A Man's Home
[Click here to read extensive feedback about Miyazaki's films.]
Miyazaki's animated films suffer as much when they're dubbed into
English as do the films of any other serious foreign filmmaker.
I happened to see Miyazaki's latest feature, Howl's
Moving Castle, in its dubbed English version a few hours
after I'd seen his immediately preceding one, Spirited Away,
in the original Japanese version, with English subtitles (on DVD).
I've never seen the dubbed version of Spirited AwayI
saw it theatrically in the Japanese version when it was released
in 2003and I've never had any wish to. The English-dubbed Howl confirmed me in my skepticism. The voices are not terrible (Christian
Bale's excepted), but they sound layered on, as
the original Japanese voices in Spirited Away do not.
In neither Japanese nor English, though, do the voices really seem
to emerge from the characters in Miyazaki's films. Miyazaki is not
much concerned with lip-sync, and there's no sense that movement
and speech are organically related, as in the sort of animation
that makes lip-sync irrelevant. For the most part, his characters'
faces and bodies move in the mechanical, doll-like patterns familiar
from so many Japanese animated films. In design, too, the principal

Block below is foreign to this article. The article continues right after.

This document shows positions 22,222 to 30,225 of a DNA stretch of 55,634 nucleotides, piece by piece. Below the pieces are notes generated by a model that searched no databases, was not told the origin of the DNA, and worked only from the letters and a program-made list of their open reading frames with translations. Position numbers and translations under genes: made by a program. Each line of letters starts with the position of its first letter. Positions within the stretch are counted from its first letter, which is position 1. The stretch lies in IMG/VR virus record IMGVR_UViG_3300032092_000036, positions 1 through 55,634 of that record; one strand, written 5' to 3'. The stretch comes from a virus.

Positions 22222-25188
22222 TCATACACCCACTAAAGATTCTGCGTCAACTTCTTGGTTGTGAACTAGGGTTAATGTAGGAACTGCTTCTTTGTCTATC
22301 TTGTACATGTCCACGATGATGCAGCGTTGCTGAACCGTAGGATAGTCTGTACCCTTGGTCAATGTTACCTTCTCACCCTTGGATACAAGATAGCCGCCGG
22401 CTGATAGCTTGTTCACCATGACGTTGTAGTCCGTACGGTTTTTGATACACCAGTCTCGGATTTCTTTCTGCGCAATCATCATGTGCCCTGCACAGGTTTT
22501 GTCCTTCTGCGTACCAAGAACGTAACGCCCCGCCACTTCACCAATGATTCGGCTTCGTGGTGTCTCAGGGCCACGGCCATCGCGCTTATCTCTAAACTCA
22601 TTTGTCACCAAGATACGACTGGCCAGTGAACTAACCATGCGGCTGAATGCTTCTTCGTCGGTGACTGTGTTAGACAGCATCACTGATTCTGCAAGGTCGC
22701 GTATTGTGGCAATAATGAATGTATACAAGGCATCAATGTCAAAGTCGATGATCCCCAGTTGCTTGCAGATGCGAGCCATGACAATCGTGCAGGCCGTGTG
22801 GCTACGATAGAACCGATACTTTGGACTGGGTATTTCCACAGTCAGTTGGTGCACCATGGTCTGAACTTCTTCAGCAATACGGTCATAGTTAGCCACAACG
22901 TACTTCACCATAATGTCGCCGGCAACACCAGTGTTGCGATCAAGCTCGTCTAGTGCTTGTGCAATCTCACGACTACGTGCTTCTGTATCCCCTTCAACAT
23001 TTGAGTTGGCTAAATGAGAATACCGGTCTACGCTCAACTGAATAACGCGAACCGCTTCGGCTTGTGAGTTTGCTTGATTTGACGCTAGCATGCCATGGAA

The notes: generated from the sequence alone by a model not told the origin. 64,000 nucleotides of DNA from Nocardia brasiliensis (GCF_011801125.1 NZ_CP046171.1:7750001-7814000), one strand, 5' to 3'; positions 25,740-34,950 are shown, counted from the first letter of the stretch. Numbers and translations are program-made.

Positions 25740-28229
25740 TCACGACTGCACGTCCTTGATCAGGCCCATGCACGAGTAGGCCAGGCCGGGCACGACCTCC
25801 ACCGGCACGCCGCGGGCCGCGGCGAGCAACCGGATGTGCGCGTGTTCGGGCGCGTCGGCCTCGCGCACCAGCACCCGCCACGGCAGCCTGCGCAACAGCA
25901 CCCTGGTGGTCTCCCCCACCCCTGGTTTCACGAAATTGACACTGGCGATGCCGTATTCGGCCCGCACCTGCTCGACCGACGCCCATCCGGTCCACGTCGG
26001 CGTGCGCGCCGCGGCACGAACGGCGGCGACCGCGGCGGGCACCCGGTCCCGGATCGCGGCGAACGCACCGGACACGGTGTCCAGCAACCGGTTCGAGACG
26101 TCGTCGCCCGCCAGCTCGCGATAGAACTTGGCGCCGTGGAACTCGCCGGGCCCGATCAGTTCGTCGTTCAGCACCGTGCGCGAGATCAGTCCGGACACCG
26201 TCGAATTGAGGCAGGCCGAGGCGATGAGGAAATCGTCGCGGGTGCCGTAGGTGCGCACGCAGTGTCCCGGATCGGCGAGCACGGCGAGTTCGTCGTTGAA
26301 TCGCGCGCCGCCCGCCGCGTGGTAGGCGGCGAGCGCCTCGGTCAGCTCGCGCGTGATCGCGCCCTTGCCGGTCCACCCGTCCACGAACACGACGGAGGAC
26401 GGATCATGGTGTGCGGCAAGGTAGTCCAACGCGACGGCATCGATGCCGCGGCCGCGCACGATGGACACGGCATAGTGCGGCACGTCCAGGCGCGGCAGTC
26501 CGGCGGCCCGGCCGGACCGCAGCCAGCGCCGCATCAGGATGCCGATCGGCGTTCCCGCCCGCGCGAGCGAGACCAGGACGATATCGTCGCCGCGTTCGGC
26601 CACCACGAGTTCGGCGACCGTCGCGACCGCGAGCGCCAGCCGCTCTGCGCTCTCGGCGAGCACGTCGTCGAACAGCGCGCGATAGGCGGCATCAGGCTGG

characters have that Japanese cookie-cutter look. Howl's
English speakers seem to be striving for a kind of expressiveness
that such drawings will not support. The contrast may not be as
jarring as in the dubbed version of Kiki's Delivery Service
that I saw a few years ago, but it's strong enough.
Given the obstacles that Miyazaki always raises to sympathy for
his charactersand given too his limited interest in narrative
coherenceHowl's Moving Castle required a continuously
high level of invention if it was to succeed. It's just such an
unceasing flow of invention that makes Spirited Away a fascinating
film, and Howl's Moving Castle falls well short of that standard,
however arresting some of its scenes.
Like Kiki, Howl is set in a fantasy Edwardian Europe.
Its witches and wizards (Howl himself is one) are just another professional
group, one that can be directed to serve perverted ends as readily
as physicians in Nazi Germany. It's an anything-goes sort of environment,
visually, but like so many other artists, Miyazaki seems more hobbled
than liberated the more free he is of restraints. The hand-drawn
animation and CGI animation are often poorly integratedin
contrast, again, to Spirited Awayand the mismatch distracts
from what could have been visually arresting. Just as often, though,
what's on the screen is simply hopeless. Howl's castle looks like
an agitated junk heap; more to the point, it looks like nothing
more than a junk heap.
No other maker of animated films has been so extravagantly praised
in recent years as Miyazaki. So far, though, it's only in his most
intensely Japanese films, like Spirited Awayfilms set
in Japan, and drawing deeply on Japanese folklorethat Miyazaki
has shown himself to be a truly universal artist, one whose work
demands my admiration however strong my doubts about its staying
[Posted July 29, 2005]